Runbook globals

Values available to use when executing a template for a runbook
Airplane supports JS templates for specifying various runbook fields including block inputs and start conditions. These allow, for instance, a block to use the output of a previous block as an input or only run if a top-level runbook parameter was set to a particular value.
The sections below discuss the global objects that you can access inside these templates.


You can define top-level parameters in the "Define" section of a runbook. These can be strings, integers, numbers, or more complex input types like dates or files.
All runbook parameters are stored in a global object called params. You can use this object along with the parameter's slug to refer to any parameter within a template. In this example, {{params.user_email}} will be used to refer to the "User email" parameter from the screenshot above:

Config variables

You can define config attachments in the "Build" section of a runbook. These allow you to reference config variables you've added in any block of the runbook.
Similar to parameters, any attached configs are stored in a global object called configs. You can reference the config by its name in any templated field. In the example below, {{configs.sender_email}} refers to the sender_email config variable and is used in an Email block:

Block output

You can also take the output from any block and pass it into future blocks. Each block has its own slug that can be edited by clicking the pencil icon to the right of the block name. To refer to a block's output, use the expression block_slug.output. For example, if your block has the slug sql_query, then you could access its output with sql_query.output. The slug of a block is displayed to the right of the name at the top of the block.
If you're using a Task block created with Python, JavaScript, Shell, or other kind of custom code builder, use Output to render them in a way that can be accessed from runbook JS templates.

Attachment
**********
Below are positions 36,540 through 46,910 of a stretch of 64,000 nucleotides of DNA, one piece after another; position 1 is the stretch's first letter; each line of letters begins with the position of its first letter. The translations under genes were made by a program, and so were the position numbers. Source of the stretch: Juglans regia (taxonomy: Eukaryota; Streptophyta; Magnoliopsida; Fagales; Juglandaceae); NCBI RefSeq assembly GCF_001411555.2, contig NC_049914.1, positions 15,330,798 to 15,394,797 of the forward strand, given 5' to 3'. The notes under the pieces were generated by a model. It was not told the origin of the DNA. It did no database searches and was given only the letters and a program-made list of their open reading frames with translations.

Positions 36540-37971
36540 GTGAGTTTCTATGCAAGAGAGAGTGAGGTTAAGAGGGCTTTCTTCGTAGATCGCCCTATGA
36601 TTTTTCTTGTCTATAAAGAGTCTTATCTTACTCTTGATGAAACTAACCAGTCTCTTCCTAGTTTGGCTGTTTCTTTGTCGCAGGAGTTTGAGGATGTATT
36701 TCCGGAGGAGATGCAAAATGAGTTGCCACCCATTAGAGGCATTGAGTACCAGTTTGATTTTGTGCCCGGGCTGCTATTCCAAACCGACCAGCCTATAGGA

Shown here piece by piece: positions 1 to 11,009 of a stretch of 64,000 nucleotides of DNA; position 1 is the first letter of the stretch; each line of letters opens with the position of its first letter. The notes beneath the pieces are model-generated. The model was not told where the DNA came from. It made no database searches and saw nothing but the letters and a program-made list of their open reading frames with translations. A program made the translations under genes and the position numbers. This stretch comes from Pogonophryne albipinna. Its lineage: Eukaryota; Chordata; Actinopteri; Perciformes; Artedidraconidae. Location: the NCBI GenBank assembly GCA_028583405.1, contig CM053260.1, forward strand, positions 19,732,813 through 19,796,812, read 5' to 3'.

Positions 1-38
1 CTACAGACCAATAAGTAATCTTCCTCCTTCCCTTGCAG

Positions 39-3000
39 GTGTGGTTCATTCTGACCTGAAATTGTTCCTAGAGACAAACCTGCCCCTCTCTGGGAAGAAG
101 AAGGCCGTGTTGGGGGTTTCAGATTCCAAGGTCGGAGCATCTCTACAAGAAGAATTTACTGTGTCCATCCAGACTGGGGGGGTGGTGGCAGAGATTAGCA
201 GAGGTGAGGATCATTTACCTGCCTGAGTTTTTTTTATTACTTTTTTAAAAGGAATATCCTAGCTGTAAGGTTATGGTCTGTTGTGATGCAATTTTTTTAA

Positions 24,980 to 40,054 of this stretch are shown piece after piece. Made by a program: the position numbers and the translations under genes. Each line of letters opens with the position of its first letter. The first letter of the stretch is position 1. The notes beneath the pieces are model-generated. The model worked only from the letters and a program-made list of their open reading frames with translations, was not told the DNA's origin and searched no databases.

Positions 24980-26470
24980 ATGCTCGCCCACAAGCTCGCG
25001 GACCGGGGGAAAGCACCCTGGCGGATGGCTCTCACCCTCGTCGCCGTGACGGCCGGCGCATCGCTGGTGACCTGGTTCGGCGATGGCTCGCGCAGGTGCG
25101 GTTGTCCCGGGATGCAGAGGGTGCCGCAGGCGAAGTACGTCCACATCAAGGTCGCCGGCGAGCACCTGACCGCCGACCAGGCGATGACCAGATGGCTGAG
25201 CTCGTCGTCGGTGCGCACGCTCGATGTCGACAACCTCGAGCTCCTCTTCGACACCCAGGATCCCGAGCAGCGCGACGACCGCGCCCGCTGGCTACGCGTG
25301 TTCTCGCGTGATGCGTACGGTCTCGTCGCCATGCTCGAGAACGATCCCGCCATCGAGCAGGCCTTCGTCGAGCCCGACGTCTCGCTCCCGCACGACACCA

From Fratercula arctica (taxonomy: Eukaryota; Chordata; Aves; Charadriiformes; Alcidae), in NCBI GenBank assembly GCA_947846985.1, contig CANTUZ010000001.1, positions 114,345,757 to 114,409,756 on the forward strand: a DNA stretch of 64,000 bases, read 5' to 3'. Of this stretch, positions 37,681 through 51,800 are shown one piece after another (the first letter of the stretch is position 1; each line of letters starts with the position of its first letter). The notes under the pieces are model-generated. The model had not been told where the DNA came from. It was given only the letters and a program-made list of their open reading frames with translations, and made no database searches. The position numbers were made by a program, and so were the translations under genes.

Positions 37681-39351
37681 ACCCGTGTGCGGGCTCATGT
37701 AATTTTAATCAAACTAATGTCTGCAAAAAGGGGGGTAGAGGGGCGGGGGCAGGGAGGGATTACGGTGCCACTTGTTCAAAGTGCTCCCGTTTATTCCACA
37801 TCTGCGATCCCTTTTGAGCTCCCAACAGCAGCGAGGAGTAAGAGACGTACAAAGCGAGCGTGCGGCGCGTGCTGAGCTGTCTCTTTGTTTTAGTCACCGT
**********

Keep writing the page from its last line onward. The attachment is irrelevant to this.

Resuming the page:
Below is an example of a block that generates an output table (representing a JavaScript array) called response_data. This table has one row with three columns. The next block, a Slack message, can reference one of the values in the output with an expression like: {{block_slug.output.response_data[0].user}}
In this expression, block_slug.output refers to the entire output object. response_data is the specific object outputted within here (there can be multiple output objects). [0] refers to the first row of the output array (there's only one row in this example, but there can be multiple). And then user refers to the value of the user field in that row.
If you want to examine the output of a block as raw JSON, click the "JSON" tab above the output:

SQL block output

SQL blocks or SQL-based task blocks will display output in a table that can be referenced in subsequent blocks via output. This works the same way as above: use block_slug.output to refer to the output, and then reference the child objects, rows, and values to get to the value you want.
By convention, the output of all SQL select blocks will be an object with keys such as Q1, Q2, etc. The first select statement's results will be included as a list of rows in Q1, the second query in Q2, and so on.
Therefore, you'd refer to the output of a SQL block as something like {{block_slug.output.Q1[0].field_name}}, as shown below:

Block inputs

You can refer to the input used by any block in a future block.
In the example below, we send an email to an individual followed by an API call with the same individual's email. Rather than copy and pasting their email address, we can refer to the recipients parameter of the email task with an expression like {{email.input.recipients[0].email}}
In this expression, email.input refers to all of the parameters on the task.

Start conditions

Runbook start conditions don't require {{ notation for templating. You can enter JavaScript directly into a start condition since all start conditions must be JavaScript expressions that evaluate to either true or false.

Globals reference

Here's a full list of global variables that you can use in runbook templates, including the ones described above:
{{params}}An object, keyed by parameter slug, containing the runbook's parameter values.
{{configs}}An object, keyed by config name, containing the runbook's config attachments.
{{<block_slug>.output}}The output of the block with slug, block_slug. The format of this value matches what is shown in the JSON output tab.
{{<block_slug>.input}}The input used by the block with slug, block_slug. The format of this value depends on the type of the task.
{{}}The Airplane-generated ID of the session.
{{session.url}}A URL that opens the session.
{{}}The name of the session.
{{}}The email of the person running the runbook.
{{}}The name of the person running the runbook.
{{}}The Airplane-generated user ID of the person running the runbook.
{{}}The Airplane-generated ID of the current block.
{{block.slug}}The slug of the current block.
{{}}The Airplane-generated ID of the associated runbook.
{{runbook.url}}A URL that opens the associated runbook.
{{}}The name of the associated runbook.
{{}}The id of the environment context of the session. For information on environments, see Environments.
{{env.slug}}The slug of the environment context of the session.
{{}}The name of the environment context of the session.
{{env.is_default}}true if the environment context of the session is the team's default environment.